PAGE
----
42 CFR Part 2 is a federal law aimed at protecting the confidentiality of substance abuse patient records. It is more restrictive than HIPAA in numerous ways, so you have to be careful with these records should you receive them.
Under 42 CFR Part 2, the restrictions on the disclosure of these particular records apply to “any person who obtains that information from a part 2 program…”1 whereas, under HIPAA, just covered entities and business associates have a duty to protect the confidentiality of records. A “part 2 program” is basically a medical provider that advertises itself as, or whose primary function is providing substance use disorder diagnosis, treatment, or referral for treatment.”2
If you do not receive records from a part 2 program, then you do not have to worry about 42 CFR Part 2.
But with the spike in opioid abuse over the last couple of years, providers are more likely than ever to receive patient substance abuse records. The good news is that these records come with a written notice that they are protected by 42 CFR Part 2 so they are easy to spot. If you receive any of these records, you are strictly prohibited from disclosing the records to any 3rd party without the written consent of the patient. There are numerous differences from HIPAA for situations such as subpoenas, court orders, and law enforcement requests.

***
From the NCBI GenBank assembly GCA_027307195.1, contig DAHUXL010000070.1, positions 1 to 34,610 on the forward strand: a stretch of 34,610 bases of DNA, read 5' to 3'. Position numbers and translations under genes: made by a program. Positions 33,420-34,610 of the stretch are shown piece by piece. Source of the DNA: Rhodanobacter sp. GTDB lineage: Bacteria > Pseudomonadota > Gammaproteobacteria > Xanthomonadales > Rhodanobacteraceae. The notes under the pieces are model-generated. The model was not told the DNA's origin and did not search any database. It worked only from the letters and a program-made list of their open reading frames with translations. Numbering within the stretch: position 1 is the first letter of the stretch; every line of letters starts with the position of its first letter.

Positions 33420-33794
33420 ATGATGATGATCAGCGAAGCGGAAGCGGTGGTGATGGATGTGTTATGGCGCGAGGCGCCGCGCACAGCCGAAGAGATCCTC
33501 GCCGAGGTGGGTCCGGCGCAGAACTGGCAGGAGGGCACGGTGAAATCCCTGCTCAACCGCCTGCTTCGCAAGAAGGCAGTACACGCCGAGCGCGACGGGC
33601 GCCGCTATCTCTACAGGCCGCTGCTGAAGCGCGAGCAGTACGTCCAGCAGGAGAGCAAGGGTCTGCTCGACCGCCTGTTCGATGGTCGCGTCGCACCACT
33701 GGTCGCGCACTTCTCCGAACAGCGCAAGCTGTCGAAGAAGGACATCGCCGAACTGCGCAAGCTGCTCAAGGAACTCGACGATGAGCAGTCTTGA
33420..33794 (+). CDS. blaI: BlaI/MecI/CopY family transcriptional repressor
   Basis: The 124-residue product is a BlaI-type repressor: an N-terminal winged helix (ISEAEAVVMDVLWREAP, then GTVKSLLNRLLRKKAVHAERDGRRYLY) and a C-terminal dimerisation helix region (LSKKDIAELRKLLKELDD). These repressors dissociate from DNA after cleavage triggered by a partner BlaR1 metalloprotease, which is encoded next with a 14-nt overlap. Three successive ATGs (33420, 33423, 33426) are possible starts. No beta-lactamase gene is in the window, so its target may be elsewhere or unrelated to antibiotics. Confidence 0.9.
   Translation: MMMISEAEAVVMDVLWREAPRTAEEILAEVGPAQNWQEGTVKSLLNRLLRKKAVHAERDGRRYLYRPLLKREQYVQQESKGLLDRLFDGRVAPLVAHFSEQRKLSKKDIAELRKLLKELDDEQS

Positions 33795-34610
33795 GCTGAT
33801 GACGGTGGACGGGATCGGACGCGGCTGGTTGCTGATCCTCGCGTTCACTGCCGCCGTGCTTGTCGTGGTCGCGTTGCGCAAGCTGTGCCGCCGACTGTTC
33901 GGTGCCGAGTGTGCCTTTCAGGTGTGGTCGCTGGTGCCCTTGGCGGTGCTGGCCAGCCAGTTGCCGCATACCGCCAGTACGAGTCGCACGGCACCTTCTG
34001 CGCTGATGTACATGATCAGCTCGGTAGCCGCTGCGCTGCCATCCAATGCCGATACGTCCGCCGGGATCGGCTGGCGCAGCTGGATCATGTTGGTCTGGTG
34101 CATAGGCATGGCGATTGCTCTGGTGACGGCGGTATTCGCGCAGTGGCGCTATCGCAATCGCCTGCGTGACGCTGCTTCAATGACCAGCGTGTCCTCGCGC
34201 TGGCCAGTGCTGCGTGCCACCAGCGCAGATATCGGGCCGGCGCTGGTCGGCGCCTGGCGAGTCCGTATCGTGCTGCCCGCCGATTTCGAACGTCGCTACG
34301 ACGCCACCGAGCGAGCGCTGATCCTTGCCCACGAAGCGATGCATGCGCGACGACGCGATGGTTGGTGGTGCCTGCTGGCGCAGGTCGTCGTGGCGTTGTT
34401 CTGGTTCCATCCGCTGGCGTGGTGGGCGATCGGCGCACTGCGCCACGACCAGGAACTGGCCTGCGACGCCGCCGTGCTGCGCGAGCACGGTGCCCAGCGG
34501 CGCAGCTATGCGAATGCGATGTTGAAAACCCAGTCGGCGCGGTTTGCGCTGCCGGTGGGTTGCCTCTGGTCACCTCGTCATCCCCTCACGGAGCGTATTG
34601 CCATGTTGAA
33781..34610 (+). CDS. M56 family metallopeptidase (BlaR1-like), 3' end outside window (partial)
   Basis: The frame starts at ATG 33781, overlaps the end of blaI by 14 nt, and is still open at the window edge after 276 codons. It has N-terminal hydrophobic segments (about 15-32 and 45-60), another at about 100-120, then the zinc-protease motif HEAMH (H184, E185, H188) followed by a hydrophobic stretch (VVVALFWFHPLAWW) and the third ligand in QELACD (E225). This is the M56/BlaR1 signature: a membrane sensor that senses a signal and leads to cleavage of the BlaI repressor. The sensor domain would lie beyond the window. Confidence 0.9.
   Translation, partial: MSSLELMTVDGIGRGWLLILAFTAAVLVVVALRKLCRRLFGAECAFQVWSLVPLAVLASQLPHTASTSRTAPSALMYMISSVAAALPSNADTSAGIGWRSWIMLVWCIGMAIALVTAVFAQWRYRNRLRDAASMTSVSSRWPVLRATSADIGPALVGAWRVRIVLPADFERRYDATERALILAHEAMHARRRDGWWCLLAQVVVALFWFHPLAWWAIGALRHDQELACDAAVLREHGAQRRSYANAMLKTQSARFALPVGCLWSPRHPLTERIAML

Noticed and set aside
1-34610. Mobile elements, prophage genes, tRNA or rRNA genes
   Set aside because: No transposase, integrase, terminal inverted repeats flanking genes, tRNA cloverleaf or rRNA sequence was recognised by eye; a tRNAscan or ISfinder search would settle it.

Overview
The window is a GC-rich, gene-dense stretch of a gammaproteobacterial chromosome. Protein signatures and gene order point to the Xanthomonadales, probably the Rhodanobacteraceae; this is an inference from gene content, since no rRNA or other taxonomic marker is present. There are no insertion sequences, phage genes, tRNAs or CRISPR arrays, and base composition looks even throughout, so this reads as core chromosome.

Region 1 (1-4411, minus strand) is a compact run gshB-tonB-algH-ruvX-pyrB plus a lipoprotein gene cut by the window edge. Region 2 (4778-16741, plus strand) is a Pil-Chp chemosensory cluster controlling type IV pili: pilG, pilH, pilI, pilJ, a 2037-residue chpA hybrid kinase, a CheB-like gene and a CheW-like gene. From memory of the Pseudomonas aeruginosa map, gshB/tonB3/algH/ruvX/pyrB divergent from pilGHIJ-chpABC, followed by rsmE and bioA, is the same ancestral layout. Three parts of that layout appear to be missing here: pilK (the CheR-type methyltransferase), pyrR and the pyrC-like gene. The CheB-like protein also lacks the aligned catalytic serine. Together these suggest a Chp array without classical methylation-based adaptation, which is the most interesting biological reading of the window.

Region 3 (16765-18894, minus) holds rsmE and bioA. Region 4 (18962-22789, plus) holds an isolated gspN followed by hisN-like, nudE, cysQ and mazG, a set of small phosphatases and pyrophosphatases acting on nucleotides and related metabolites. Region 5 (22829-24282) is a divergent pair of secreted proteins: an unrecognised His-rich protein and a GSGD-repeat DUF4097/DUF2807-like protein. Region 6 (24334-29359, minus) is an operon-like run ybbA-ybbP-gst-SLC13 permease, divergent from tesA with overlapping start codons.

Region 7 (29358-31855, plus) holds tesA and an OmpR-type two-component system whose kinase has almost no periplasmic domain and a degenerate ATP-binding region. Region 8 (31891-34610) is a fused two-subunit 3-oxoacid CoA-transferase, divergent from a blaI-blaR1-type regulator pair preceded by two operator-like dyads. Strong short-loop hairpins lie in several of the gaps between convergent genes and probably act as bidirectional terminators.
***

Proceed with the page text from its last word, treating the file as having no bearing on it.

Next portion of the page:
- Staff who are involved with processing incoming mail / incoming medical records should be trained regarding these additional restrictions on 42 CFR Part 2 records. If these staff are involved in scanning and loading the records into EHR software, they should be clearly marked in a prominent location that they are protected by 42 CFR Part 2.
- If you participate in a health information exchange, get help to prevent inadvertent sharing of these records with 3rd parties.
- Staff who handle release of records should be trained regarding the restrictions of 42 CFR Part 2 records.
If you have questions, Eagle Consulting Partners provides consulting and support on this topic.